Musing about cities

Calcutta used to be called a city of palaces. Surprised?  You shouldn’t be. Not that long ago, Calcutta had views and vistas like the ones below, illustrated by the Daniells:

I love Calcutta. And it’s rare that I meet someone who’s lived there and who doesn’t share that love. Yet, as the city has evolved over the years, even the biased observer would be forced to admit that not everything is perfect.

I’ve had the opportunity to spend time in many great cities over the years; there’s something about them that continues to fascinate me.

The writings of two incredible people, Jane Jacobs and Christopher Alexander, if anything, served to accentuate and sharpen my interest. I would particularly cite The Death and Life of Great American Cities and A Pattern Language to those who are interested.

For many years now, I’ve wondered what it would feel like to build a great city from scratch. How to make sure it is alive, organic, adaptable, real. Now, thanks to friend Sabeer Bhatia, I have the chance to find out, albeit vicariously.

He thinks big. Very big. He’s taken on an amazing project, Nanocity. Here’s a quote from the web site:

To develop a sustainable city with world class infrastructure and to create an ecosystem for innovation leading to economy, ecology and social cohesion

Go take a look at the site and try and understand the scale of the project. 11,000 acres, the size of Manhattan, between two rivers. A stone’s throw from Delhi.

Sabeer thinks big. And I wish him well.

11 thoughts on “Musing about cities”

  1. Seems like it’s actually only 25 km from Chandigarh which itself is known for its architecture and urban planning with projects by Le Corbusier, Pierre Jeanneret, Matthew Nowicki and Albert Mayer. Nice to see this kind of venture happening in the Punjab.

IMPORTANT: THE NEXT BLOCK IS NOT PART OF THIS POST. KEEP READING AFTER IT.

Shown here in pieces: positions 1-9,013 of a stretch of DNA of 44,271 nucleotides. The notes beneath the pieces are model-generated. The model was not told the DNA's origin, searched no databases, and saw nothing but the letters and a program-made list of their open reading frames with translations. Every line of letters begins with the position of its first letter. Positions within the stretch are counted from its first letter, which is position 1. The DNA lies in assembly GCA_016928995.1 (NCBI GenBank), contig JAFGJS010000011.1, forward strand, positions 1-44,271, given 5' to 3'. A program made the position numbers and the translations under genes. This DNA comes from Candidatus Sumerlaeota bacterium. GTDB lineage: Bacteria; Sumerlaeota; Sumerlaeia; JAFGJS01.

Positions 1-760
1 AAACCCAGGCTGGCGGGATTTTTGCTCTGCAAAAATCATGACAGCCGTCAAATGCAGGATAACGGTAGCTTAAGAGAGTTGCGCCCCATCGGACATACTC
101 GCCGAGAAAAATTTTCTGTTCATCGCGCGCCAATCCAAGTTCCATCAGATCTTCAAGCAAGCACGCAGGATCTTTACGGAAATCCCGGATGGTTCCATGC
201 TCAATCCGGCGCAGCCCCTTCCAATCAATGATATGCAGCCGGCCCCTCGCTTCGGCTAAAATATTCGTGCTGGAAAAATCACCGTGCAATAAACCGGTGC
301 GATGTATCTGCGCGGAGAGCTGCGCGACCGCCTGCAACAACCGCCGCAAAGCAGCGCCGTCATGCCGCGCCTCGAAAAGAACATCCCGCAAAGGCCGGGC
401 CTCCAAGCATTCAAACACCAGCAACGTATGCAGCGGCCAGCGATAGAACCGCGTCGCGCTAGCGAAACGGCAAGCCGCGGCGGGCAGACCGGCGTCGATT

2. Yup. Sabeer has certainly earned the right to think big.

    He could have easily been a firewalled drone (albeit, a successful one) with no access to personal mail, but he went out and made a difference.

    I am firmly of the belief that:

    “Thinking big is the realm of many, but making it big is the vestige of the few & fortunate.”



  3. For many years now, I’ve wondered what it would feel like to build a great city from scratch. How to make sure it is alive, organic, adaptable, real.

    Sounds like you should ask for a copy of SimCity this Christmas :-)

  4. Declan, you’re asking me to sacrifice my traditional tie and cufflink for a video game? Im-possible :-)

  5. they built milton keynes from scratch, its the worst place in the UK, how not to do it

  6. Pingback: » NanoCity
  7. China has a slightly less amibitious new city planned (target: a quarter the size of Manhattan by 2040).

    Since when did Manhattan join Nelson’s Column and the London bus as a standard unit of journalese?

  8. Um…wow? There is a lot of eye-opening stuff going on in Asia.

    We muse about cities quite a lot at New Commons, and this project seems like it’s part of a cluster of new thinking in the planning/development community that stresses what they’re calling “resilience“.

    In terms of NanoCity, their two principles of ecological sustainability and developmental flexibility join to form a resilience perspective that includes things like water use and natural disasters, as well as slowly shifting socio-economic factors. Resilience thinking expands the frame of reference for planning and development in the same way that A Pattern Language expanded ‘architecture’ to include everything from the relationship between a window and its trim boards to where to site a city’s red light district or what makes for a good playground. Resilience says ecology impact economy impacts built environment impacts ‘social cohesion’, etc.

    The New Commons-aligned resilience thinkers are preoccupied with water in Western AU, but they’ll love to hear about this.

    Lastly, anybody interested in expanding the possibilities of infrastructure should check out Michael Singer, a US-based sculptor who now makes things like airport terminals, electricity plants, water treatment plants and waste management facilities. Amazing, smart, practical, cheap, sustainable.

    Brilliant quote from him when he spoke in Providence: Create infrastructure that celebrates the dignity of the people who work inside it.

  9. “Create infrastructure that celebrates the dignity of the people who work inside it”. Love that quote, will read up on Michael Singer now. Thanks a lot.

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